Indoor PM2.5 characteristics and CO concentration in households using biomass fuel in Kigali, Rwanda

Telesphore Kabera, Suzanne Bartington, Clement Uwanyirigira, Pacifique Abimana, Francis Pope

Research output: Contribution to journalArticlepeer-review

2 Citations (Scopus)
176 Downloads (Pure)


This paper reports the first research investigation in urban Rwanda of indoor PM2.5 and CO levels associated with biomass fuel cooking activities. The study included a survey of household and cooking activity among 40 biomass fuel households in Nyarugenge District, Kigali, together with air quality monitoring for particulate matter (PM) and carbon monoxide (CO) within those 20 households in which cooking was performed exclusively indoors. Pollutant concentrations were measured at one-minute intervals, using the IQ Air Visual Pro sensor (PM2.5) and electrochemical COA1 (CO) detector adapter devices, respectively. In the majority of households (90%, n = 18) in which monitoring was performed, mean pollutant concentrations were in excess of WHO Air Quality (WHO-AQ) Standards with 24-h values of 93 µgm3 and 35.1 ppm for PM2.5 and CO, respectively. Efforts are required to change household energy policies in favour of cleaner fuel sources and develop effective structural ventilation.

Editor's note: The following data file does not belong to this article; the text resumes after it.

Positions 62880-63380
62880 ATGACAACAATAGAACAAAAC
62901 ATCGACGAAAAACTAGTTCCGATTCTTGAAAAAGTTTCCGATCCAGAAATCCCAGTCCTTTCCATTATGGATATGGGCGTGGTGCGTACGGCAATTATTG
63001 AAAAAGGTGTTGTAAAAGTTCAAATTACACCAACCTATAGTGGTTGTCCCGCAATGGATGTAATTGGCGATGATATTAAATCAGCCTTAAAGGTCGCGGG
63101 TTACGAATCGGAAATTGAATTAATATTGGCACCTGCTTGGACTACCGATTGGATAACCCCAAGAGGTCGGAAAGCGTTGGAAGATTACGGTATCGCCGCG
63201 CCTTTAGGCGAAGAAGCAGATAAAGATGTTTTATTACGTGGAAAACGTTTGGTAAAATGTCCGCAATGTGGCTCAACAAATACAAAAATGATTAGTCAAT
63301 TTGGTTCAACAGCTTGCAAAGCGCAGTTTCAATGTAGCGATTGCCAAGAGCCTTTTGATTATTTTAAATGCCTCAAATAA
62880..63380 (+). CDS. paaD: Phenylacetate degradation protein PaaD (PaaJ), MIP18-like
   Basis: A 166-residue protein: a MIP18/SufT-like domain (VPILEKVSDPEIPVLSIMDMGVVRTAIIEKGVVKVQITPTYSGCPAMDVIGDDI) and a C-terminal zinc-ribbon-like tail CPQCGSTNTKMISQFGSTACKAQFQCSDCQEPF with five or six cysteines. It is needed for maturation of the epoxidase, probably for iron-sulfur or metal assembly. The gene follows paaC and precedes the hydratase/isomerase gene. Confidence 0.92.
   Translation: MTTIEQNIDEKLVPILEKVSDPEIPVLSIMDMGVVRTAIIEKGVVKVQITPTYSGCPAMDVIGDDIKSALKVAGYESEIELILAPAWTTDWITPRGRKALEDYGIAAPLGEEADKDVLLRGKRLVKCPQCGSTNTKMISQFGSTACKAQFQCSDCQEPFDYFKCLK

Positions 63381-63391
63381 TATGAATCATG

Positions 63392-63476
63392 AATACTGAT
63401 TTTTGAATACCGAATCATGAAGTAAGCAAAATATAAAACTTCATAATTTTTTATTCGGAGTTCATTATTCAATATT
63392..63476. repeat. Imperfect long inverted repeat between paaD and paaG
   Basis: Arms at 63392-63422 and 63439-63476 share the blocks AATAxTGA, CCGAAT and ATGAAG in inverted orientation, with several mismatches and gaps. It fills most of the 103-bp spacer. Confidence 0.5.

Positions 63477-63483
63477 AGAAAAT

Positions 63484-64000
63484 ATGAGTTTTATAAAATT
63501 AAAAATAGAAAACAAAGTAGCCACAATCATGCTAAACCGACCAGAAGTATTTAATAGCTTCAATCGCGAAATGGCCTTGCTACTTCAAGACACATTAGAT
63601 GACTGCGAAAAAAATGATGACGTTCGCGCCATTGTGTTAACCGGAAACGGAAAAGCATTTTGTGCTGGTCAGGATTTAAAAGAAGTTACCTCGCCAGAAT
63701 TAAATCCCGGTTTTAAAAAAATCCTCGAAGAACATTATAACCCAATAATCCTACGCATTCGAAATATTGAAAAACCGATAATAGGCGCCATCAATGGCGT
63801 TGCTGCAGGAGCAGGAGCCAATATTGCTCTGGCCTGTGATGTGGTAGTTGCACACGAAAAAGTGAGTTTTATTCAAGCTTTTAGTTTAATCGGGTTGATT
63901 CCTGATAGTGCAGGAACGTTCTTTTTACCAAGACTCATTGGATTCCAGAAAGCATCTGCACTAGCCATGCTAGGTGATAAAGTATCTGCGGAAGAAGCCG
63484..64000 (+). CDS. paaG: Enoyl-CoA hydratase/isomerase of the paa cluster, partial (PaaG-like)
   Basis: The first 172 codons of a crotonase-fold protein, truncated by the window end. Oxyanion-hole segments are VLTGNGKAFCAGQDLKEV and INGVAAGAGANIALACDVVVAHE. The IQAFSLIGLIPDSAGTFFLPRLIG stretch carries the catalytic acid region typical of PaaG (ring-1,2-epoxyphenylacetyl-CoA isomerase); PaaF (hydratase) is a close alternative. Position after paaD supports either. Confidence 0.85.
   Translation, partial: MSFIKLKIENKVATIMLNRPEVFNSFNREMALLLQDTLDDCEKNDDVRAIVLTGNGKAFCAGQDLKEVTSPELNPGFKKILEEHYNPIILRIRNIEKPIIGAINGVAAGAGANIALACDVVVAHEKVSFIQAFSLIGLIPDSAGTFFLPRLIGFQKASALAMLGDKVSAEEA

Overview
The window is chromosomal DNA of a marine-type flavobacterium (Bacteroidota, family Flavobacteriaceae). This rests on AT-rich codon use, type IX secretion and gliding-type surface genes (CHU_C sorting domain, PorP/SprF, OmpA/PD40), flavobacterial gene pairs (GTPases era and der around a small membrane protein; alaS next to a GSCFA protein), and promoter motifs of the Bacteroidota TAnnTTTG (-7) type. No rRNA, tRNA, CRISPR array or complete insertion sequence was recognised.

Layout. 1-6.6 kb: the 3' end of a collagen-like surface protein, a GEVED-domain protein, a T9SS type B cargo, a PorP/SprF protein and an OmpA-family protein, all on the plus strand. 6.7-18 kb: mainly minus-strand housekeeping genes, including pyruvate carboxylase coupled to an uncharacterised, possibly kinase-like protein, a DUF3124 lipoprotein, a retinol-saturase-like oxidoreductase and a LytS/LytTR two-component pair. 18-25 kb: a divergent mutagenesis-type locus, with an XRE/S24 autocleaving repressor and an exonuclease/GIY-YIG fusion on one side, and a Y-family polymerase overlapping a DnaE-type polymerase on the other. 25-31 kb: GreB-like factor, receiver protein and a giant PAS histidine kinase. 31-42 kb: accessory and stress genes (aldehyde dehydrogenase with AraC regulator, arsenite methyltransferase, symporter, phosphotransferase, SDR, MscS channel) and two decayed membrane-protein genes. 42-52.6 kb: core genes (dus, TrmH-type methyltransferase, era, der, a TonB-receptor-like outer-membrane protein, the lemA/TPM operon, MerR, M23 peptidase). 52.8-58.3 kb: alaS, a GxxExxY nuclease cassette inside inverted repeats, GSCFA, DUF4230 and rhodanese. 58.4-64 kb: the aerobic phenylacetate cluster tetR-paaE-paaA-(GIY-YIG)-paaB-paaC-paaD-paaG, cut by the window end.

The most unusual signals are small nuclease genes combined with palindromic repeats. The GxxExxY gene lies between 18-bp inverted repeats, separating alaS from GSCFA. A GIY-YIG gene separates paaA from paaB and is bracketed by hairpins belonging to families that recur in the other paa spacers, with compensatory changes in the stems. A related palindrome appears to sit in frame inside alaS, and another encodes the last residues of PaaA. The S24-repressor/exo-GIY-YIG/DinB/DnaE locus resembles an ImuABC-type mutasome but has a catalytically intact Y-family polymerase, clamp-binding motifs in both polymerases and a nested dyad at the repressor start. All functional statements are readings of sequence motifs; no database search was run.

Original languageEnglish
Pages (from-to)998-1011
JournalInternational Journal of Environmental Studies
Issue number6
Early online date27 Feb 2020
Publication statusE-pub ahead of print - 27 Feb 2020


  • PM2.5
  • CO
  • traditional stoves
  • biomass
  • Rwanda
  • PM

ASJC Scopus subject areas

  • Computers in Earth Sciences
  • Geography, Planning and Development
  • Pollution
  • Waste Management and Disposal
  • Ecology


Dive into the research topics of 'Indoor PM2.5 characteristics and CO concentration in households using biomass fuel in Kigali, Rwanda'. Together they form a unique fingerprint.

Cite this